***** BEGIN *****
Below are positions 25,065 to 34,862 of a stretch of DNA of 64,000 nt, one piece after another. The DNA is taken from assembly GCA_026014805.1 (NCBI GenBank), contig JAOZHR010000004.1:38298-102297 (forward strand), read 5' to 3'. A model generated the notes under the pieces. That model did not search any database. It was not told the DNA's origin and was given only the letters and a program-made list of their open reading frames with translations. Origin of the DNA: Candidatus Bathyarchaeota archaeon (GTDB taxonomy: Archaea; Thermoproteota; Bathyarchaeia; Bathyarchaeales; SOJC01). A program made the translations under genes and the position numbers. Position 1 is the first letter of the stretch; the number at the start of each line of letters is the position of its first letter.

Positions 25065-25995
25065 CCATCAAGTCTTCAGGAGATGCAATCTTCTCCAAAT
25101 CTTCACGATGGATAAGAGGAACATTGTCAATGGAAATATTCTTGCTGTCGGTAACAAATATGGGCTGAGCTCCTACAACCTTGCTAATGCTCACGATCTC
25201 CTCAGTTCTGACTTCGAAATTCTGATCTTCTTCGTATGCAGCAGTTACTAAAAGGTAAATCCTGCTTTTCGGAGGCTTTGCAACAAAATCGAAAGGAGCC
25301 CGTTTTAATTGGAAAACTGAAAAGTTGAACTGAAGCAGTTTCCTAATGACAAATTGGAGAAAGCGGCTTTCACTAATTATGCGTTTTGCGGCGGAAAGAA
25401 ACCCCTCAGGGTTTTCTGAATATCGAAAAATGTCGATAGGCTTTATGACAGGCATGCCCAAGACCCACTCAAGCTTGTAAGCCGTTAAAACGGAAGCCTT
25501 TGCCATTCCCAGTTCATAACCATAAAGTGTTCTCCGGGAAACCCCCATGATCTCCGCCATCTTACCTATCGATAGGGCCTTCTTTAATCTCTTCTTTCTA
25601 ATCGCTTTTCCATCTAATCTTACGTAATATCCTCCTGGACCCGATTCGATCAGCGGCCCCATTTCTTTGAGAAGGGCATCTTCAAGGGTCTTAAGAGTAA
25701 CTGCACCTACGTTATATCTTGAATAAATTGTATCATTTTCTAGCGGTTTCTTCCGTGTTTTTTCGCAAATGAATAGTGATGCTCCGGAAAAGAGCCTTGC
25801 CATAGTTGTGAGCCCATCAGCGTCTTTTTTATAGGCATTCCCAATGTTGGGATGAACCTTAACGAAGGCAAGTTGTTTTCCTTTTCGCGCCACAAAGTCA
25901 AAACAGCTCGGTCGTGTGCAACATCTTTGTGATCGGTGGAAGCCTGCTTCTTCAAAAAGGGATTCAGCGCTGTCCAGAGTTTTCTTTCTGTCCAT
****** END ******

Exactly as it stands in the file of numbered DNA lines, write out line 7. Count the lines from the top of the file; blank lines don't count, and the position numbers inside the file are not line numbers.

25401 ACCCCTCAGGGTTTTCTGAATATCGAAAAATGTCGATAGGCTTTATGACAGGCATGCCCAAGACCCACTCAAGCTTGTAAGCCGTTAAAACGGAAGCCTT